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September 01, 1989 - Image 66

Resource type:
Text
Publication:
The Detroit Jewish News, 1989-09-01

Disclaimer: Computer generated plain text may have errors. Read more about this.

BACK TO SCHOOL

CONGREGATION B'NAI DAVID
SUNDAY SCHOOL IN WEST BLOOMFIELD

Congregation B'nai David, Michigan's largest Traditional Synagogue,
is very proud to announce the OPENING of our exciting new SUN-
DAY SCHOOL in West Bloomfield, located at the Maple/Drake Jewish
Community Center. Classes will begin September 10, 1989 and will
include:

MISS BESSIE'S KINDERSPIEL with Bessie Levin, beloved and ac-
claimed pre-school instructor, formerly with the Jewish Center in Oak
Park. This class will enable 3 and 4 year olds to explore and share
Judaism with their parents on a weekly basis.
AND
K/1 class for children who will be 5 or 6 during the 1989/90 school
year with Mrs. Marla Schloss, experienced instructor and educator.

OPEN HOUSE

SUNDAY, SEPTEMBER 3, 1989
10:00 A.M.-11:30 A.M.

MAPLE/DRAKE JEWISH COMMUNITY CENTER
ROOM 126 - LOWER LEVEL
COME MEET OUR HIGHLY
QUALIFIED INSTRUCTORS
AND LEARN MORE
ABOUT OUR PROGRAMS.
Enrollment is open to MEMBERS and NON-MEMBERS and will be limited.
For inrollment information contact the
C.B.D.S. SCHOOL OFFICE at
557-8210.

STUDENT SPECIAL

Package Includes

Moms Take Note

• Hardwood Frame
• 6" Cotton Futon
• Washable Cloth

Twin
$249
Full
$299
Queen
$339
Other savings throughout store through Labor Day Weekend
*Everyone qualifies — We are all Students of Life

f
- Natural Home Furnishings
306 S. Main • Royal Oak • 548 4422
Mon., Tues. 10-6, Wed.-Fri. 10-9, Sat. 10-6, Sunday 1-5

-

DYSAUTONOMIA

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Pageant Dresses
Tux & Tails
Flower Girl Dresses
Party Dresses

Village Knoll Shopping Center
3616 Maple Rd., Bloomfield Hills
(313) 647-7272

• Selection & Price Unmatched Anywhere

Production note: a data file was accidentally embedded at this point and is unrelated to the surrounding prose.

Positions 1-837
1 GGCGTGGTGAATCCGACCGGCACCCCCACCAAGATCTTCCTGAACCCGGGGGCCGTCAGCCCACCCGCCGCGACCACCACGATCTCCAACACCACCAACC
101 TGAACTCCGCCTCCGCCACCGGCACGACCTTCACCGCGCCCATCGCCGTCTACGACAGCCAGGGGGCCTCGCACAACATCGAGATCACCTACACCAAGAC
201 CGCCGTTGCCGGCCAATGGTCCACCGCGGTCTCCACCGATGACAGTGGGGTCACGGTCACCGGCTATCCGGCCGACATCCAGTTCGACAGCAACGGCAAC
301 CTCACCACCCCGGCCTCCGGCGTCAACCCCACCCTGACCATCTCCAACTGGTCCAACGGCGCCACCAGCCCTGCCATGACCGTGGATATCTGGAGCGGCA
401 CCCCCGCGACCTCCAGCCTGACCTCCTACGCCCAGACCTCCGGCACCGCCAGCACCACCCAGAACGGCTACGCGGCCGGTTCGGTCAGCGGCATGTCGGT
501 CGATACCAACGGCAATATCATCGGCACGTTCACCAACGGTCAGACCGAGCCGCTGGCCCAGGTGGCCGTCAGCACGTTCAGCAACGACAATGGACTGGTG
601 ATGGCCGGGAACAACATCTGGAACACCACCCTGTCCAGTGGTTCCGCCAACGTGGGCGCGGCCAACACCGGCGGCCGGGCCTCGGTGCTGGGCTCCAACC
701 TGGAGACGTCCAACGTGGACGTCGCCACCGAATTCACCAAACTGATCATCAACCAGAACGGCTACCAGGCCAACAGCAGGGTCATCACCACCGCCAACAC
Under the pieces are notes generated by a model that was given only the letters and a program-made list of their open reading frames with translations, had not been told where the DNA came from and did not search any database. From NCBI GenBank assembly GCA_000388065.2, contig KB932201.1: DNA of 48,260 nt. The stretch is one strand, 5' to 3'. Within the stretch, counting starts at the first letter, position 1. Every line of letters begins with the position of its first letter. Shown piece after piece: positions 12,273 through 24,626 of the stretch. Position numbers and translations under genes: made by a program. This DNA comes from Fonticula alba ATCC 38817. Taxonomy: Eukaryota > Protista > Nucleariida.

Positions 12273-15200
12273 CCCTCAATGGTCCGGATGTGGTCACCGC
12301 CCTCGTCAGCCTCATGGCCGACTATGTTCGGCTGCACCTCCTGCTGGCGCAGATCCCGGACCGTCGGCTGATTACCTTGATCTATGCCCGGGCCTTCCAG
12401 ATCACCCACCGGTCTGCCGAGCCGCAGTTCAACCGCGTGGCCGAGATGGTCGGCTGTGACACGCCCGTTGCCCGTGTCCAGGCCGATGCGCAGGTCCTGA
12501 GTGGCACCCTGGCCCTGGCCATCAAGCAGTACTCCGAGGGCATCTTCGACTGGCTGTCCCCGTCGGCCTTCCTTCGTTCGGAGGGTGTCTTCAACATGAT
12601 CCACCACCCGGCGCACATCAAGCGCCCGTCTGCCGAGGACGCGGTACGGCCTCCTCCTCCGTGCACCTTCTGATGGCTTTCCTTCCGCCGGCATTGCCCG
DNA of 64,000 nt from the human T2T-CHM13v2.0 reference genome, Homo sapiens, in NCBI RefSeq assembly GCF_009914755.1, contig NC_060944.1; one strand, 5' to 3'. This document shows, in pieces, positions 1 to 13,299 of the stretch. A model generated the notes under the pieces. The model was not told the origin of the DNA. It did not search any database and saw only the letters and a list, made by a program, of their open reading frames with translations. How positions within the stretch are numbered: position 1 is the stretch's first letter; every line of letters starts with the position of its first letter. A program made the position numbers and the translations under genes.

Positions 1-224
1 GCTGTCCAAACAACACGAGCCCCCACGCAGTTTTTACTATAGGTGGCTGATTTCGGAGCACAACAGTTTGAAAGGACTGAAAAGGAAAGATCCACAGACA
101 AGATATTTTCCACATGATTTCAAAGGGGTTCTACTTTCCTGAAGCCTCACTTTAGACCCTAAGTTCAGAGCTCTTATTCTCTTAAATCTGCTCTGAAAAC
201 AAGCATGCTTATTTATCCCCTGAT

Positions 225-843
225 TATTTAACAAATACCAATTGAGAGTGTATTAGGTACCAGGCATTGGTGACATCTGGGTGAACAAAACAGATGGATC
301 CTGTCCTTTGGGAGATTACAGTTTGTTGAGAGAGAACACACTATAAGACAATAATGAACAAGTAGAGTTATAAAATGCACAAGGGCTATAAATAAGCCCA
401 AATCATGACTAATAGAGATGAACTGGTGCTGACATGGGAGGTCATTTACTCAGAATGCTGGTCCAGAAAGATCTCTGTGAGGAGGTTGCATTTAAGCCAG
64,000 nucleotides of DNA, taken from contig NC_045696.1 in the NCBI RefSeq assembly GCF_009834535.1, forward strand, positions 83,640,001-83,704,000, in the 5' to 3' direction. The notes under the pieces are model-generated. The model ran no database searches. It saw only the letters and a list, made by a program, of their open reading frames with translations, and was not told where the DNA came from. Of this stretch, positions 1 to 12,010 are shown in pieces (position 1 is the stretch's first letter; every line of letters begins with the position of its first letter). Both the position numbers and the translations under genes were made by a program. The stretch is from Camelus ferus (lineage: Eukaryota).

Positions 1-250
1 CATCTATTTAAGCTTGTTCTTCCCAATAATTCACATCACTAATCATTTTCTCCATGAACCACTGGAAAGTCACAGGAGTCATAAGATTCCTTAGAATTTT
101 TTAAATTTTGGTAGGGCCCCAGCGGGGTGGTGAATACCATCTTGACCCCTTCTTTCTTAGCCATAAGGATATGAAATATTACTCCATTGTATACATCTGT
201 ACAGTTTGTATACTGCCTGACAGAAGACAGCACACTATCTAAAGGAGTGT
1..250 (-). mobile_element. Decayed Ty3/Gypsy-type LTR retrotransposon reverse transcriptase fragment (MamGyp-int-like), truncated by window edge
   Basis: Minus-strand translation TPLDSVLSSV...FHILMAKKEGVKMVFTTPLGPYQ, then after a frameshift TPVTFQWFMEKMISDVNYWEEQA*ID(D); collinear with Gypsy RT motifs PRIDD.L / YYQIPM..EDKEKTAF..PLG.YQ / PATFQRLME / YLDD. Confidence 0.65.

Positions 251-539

• Tun & Toils — 6 mo. to size 12
S32 75 & up Washable.
• Preemie thru Size 7
• Pony Dresses thru Size 14
• Bears. Porcelain Dolls • Raike Bears

3634 Rochester Rd., Troy
(in Century Plaza)
(313) 689-1844

Hours: M-F 10:00.6:00
Sat. 10:00.5:30

With This Ad Only Thru 9/9/89

Buy 2 Get 1 Free Storewide Sale

66

FRIDAY, SEPTEMBER 1, 1989

No child should be denied
correct diagnosis and proper
treatment . Support the
Dysautonomia Foundation.

Dysautonomia Foundation Inc.

20 E 46th Street Room 302 NY, NY 10017
212/949-6644

College Tactics

Continued from preceding page

missions Pat A. Leonardo
noted, "We appreciated the
macademia nuts sent from a
Hawaiian, though we wish
she would have sent us the
sunshine and blue skies in-
stead."
One applicant to Smith Col-
lege in Massachusetts
brought the admissions office
a "6-foot sculpture . . . in a
trailer. We had to view the
piece in the driveway," said
Sidonia M. Dalby, associate
director of admissions.
Another applicant to a
Boston school was not as
mobile. After the interview,
she started crying.
"What's the matter?" asked
the concerned interviewer.
"Your floor is carpeted," she
responded despondently, re-
vealing her tap shoes and her
disappointment that she
would not be able to give her
planned performance to the
interviewer.
Many students use the ap-
plication's essay section to set
them apart from the rest of